Jamue: A couple of things. First of all, someone will ALWAYS raise a hand and say your study is unrepresentative. That's the nature of academic discourse, plus we've got famously opinionated UUism thrown into the mix. Anytime you put yourself out there you're going to get critics, no matter how well you do your study. Some of it is legitimate, some of it is the inevitable cranks. I hope my comments here aren't the latter! But nonetheless you have to do your best job and push through the inevitable criticisms (if you're really good, you'll learn to listen to them and incorporate the parts that are reasonable and help you write better history). It is my contention that in this particular case relating to his particular time period and subject material, Oppenheimer has not adequately thought through the complexities of Unitarian-Universalism. I'm only saying that I--who, perhaps despite appearances, am quite possible to satisfy--am not satisfied in this case.

The best way to escape the traps you're describing is to be very clear, very specific about precisely what and where you are studying, to directly confront the complexities of congregational, creedless religion in your text, and to use plenty of those qualifying phrases that you mentioned. Oppenheimer sometimes does so, but overall didn't satisfy me as a historian. Once or twice, without providing substantial evidence, he says that UU churches in the Midwest and South were more reluctant to accept gay rights. But he doesn't contextualize this at all, leaving us to assume that he assumes it is because these areas are home to more conservative religion and that therefore UUism in these regions is more conservative. But someone who really knows the UU materials would bring in more nuance, pointing out for instance that these regions are further from the New England UU homeland and thus have a different relationship to the national denomination, and furthermore that in many cases these churches are actually looser and less Christian than New England ones because they are relatively newer, lack nostalgia for a venerable Puritan heritage, attract lots of bitter ex-Bible Belters, and don't have the peer pressure of lots of other UU churches in their own backyard. So as a historian, when he says that the Midwest and the South were slower he needs to a) prove it and b) historically account for why that is in a more textured way than assuming that such UUs are naturally conservative.

I'm not sure we actually need to reach a consensus on what is representative of UUism. For one, we would need to conclude that something really is representative of UUism, and while tolerance etc are pretty clear overall values, there really is considerable diversity and regionalism. I sometimes wonder if the search for UU consensus is essentially theological in intent. If so, that's OK, but it isn't my project. As a historian, my job is to deal with the facts as I receive them and try to represent them in the most accurate (and hopefully interesting) manner possible. I don't assume there is any consensus or representation, to me that is an open historical question that I and others must pursue without agenda. Keeping it open allows for more creative projects in a way. Just because I'm getting on Oppenheimer's case doesn't mean his study lacks merit, and he's certainly stimulated discussion. What we need to do is learn to respect a lack of consensus, so that when we disagree with the parameters of one another's studies we can do so in a constructive way that doesn't automatically derail projects or obscure their better sides. My concerns are grave enough about this particular study that I've voiced them strongly, but again my post was specifically meant to be about criticisms (since people kept asking me here and off-blog about what they were). In an actual book review I'd have some laudatory things to say as well.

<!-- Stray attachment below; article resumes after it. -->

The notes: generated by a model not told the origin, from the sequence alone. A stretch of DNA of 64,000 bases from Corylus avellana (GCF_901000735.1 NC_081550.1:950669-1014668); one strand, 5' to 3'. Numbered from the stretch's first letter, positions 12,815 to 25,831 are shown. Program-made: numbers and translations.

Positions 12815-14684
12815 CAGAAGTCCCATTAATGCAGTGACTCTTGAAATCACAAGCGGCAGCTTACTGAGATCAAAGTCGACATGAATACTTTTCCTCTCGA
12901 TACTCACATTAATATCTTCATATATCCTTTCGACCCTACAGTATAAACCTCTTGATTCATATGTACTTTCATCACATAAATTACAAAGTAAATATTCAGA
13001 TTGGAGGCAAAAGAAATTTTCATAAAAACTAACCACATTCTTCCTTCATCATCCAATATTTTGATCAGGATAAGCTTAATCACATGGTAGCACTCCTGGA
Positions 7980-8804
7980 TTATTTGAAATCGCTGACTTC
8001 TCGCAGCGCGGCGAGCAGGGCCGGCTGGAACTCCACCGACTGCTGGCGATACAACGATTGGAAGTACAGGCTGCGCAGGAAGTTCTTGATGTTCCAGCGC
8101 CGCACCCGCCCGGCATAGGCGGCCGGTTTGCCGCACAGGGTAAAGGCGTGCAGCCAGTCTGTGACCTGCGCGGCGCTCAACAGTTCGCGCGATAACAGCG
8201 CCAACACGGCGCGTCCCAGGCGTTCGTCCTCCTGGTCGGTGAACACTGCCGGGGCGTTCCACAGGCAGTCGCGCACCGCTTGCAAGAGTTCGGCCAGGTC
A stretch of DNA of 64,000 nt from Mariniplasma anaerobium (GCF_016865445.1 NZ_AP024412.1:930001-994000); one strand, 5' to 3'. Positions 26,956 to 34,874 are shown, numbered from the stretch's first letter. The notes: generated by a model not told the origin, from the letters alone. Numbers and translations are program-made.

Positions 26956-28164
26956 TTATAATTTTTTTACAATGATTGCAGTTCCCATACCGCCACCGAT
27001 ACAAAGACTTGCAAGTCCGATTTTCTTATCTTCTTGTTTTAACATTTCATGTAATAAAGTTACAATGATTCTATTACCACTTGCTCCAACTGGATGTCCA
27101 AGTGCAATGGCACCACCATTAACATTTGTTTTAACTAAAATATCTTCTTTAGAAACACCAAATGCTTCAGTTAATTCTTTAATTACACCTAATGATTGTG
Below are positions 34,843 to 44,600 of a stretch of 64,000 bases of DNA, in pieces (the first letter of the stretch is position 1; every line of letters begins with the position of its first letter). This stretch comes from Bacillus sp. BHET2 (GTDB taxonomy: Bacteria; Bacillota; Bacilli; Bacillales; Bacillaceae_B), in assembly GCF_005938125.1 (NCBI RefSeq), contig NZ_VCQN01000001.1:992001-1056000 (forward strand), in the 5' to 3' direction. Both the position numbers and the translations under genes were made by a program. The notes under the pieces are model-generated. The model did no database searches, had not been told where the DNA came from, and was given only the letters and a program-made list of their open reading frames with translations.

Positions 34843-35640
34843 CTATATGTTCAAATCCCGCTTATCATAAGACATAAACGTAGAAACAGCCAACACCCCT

Kevin: Thank you for your kind words.

This quasi-review was a historian talking about a historian's historical book, so naturally it comes off as concerned with matters of history! That said, of course there's no reason you need to look at things from the same angle. As a lifelong UU I was disgruntled by the patchwork job he does in places, but if as a lifelong UU you found it nonetheless accurate on the whole, then by all means enjoy it and recommend it. That's great.

The thing which makes the academy different from other arenas of publishing is that we are self-policing. Our books are supposed to be reviewed by peers before publication (I don't see any evidence that Oppenheimer showed his manuscript to major scholars of liberal religion), they come out from presses trained to handle such materials, and they are rigorously reviewed in academic journals--my comments here are tame compared to what one commonly sees in such venues. Together, we push one another to write the very best, most informed, most accurate, most contextual works possible (and, sometimes, we bash each other with our over-inflated petty egos). I'm genuinely put off by some parts of Oppenheimer's work. But if he and I were in dialogue with one another, I think we'd find a way to be constructive and goad one another toward expanding our thinking. It's not like I'm 100% right and he's 100% wrong--I'm sure we could each learn from the other.